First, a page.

1. Liquidity can be described, briefly, as command over money or near money, that is, those assets that one’s creditors will accept in payment for a debt, or that one can easily turn into money. For instance if one holds a bill of exchange that is due to be paid to you in three days’ time this is much more a liquid asset than a bill that is not due to be paid for 12 months. In this sense international liquidity is the reserve of ‘money’ that is available in the capitalist world that is acceptable for international debt settlement. It is a very important element within the system, because it partially regulates the flow of trade.

2. Financial Times, 2 July 1968.

3. Dr F. Aschinger, economic adviser to the Swiss Bank Corporation, Financial Times, 2 July 1968.

4. See appendix for definitions.

5. There are moves afoot to dispense with this link now.

6. See The Sunday Times, 20 September 1968.

7. Financial Times, 2 July 1968.

8. Quoted by D. Michaels in Monthly Review, December 1966.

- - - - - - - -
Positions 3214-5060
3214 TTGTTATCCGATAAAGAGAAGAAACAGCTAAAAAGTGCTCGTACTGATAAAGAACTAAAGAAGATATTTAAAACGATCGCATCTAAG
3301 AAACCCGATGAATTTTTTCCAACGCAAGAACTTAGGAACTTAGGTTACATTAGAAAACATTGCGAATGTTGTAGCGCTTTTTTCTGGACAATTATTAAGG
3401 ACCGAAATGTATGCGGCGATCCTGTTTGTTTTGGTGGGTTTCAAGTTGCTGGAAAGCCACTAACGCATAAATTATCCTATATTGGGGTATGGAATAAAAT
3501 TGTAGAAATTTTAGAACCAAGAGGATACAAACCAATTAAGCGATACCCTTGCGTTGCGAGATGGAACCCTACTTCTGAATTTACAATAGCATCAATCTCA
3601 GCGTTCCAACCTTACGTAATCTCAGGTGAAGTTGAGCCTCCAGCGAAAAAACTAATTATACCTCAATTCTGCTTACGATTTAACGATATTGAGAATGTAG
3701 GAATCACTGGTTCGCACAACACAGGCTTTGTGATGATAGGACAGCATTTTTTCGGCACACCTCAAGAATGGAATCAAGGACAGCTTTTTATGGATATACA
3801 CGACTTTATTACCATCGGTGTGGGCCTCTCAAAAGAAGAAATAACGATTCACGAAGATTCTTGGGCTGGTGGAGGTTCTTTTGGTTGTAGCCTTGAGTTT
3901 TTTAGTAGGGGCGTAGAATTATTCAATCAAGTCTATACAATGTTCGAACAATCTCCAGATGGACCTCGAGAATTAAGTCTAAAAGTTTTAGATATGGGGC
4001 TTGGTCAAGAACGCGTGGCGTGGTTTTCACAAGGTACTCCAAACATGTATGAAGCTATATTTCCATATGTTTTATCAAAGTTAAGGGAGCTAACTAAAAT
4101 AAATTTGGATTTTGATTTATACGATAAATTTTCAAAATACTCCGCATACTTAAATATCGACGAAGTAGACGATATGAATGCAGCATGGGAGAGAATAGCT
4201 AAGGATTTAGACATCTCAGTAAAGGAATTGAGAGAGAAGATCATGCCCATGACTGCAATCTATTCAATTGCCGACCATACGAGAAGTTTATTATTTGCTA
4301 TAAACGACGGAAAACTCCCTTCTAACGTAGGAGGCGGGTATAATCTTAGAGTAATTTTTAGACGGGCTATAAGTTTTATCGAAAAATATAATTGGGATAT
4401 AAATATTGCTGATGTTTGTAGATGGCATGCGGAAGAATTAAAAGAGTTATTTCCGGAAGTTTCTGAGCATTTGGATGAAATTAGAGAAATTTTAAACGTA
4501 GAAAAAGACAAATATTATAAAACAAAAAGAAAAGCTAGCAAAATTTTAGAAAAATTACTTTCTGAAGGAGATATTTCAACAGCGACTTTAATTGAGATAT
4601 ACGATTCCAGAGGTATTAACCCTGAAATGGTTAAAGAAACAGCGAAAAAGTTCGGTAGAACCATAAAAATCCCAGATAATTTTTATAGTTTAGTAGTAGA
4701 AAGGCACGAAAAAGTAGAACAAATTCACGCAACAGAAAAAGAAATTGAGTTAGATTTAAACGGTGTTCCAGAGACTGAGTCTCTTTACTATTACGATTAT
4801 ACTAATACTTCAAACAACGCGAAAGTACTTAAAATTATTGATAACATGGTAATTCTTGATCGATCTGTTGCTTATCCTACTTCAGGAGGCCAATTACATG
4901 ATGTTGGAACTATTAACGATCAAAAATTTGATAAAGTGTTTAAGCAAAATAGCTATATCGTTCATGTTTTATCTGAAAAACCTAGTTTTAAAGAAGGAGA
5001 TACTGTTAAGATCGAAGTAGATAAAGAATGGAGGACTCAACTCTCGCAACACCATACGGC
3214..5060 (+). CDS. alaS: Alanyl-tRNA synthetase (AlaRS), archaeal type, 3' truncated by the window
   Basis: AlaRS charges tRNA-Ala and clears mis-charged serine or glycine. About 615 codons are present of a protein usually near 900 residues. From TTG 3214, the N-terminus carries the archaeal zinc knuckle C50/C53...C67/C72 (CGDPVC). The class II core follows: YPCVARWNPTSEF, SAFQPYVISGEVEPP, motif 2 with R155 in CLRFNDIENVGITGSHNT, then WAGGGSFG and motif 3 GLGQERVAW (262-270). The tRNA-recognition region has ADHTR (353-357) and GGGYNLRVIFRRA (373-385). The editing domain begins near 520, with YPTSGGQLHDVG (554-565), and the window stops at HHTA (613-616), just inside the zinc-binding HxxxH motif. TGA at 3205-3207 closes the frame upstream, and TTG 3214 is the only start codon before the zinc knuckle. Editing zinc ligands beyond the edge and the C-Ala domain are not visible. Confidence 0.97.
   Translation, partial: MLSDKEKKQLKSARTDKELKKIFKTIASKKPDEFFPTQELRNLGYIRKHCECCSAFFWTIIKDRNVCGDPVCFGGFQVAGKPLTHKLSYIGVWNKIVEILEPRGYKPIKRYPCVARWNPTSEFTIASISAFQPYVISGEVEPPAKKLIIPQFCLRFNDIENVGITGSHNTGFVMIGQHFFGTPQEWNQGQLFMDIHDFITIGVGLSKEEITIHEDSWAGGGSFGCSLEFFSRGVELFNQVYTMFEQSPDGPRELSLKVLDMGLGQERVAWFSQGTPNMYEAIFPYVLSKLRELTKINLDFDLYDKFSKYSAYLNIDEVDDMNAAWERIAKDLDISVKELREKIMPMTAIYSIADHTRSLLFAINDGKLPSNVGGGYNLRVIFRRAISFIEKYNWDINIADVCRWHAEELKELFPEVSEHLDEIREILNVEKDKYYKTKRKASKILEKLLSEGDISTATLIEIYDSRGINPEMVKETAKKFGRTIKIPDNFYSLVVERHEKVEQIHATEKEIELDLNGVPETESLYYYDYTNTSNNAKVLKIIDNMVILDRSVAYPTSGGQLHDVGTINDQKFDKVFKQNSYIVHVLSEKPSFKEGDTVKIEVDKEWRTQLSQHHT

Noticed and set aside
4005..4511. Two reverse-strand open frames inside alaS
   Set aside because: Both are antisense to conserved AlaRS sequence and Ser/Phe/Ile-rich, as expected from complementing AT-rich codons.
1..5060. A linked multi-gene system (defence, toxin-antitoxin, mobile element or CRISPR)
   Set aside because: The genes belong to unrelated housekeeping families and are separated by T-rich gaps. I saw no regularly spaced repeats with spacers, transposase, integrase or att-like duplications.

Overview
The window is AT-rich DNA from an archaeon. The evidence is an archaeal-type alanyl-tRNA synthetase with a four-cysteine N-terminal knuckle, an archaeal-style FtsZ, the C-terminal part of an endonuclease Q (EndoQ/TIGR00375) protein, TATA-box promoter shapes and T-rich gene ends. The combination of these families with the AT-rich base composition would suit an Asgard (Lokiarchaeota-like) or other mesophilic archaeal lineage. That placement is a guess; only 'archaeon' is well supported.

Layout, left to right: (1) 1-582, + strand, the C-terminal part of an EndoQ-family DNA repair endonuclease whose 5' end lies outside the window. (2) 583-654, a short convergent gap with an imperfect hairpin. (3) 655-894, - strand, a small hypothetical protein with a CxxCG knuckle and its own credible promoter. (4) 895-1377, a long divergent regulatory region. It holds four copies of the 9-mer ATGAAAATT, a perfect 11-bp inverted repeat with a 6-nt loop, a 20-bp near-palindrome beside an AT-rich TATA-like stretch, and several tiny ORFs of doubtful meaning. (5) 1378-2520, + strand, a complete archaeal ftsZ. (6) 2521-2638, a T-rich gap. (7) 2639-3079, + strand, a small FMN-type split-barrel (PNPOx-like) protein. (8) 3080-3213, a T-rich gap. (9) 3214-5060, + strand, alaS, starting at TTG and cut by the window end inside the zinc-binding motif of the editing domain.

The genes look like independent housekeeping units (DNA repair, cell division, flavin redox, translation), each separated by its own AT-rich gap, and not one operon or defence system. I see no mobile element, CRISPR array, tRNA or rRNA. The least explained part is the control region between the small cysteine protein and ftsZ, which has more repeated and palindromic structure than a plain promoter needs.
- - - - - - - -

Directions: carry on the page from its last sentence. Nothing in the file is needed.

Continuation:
9. National Institute Economic Review, August 1968, Table 5, p. 22.

10. D. Michaels in Monthly Review, December 1966.

11. Bank of England report quoted in The Sunday Times, 19 September 1968.

12. See A.R. Conan, The Problem of Sterling (Macmillan, 1966).

13. M. Barrett-Brown, After Imperialism (Heinemann, 1963).

14. M. Panic, Britain’s Invisible Balance, Lloyds Bank Review, July 1968.

15. See Geoffrey Owen, Financial Times, 2 January 1967.

16. See extract from J.J. Servan-Schreiber, The American Challenge, The Times, 15 July 1968.

17. See extract from J.J. Servan-Schreiber, The American Challenge, The Times, 15 July 1968.

18. P.M. Oppenheimer, Economic Welfare and the Price of Gold, Westminster Bank Review, August 1968.

19. See Malcolm Crawford, The Sunday Times, 29 September 1968.

20. Ernest Mandel, Contemporary Imperialism, New Left Review, No. 25.

21. NIER, National Institute Economic Review, August 1968, Table 26.

22. International Socialist Review, Summer 1966, original emphasis.

23. Ernest Mandel, Contemporary Imperialism, New Left Review, No. 25.

24. NIER, National Institute Economic Review, November 1966 and August 1968, Table 29.

25. T. Balogh, Unequal Partners, Vol. 2 (Blackwell, 1963), pp. 243–44.

26. The Times, 9 September 1968.

27. For example, Paul Derrick, World Liquidity and the Price of Gold (City Labour Discussion Circle, 1968).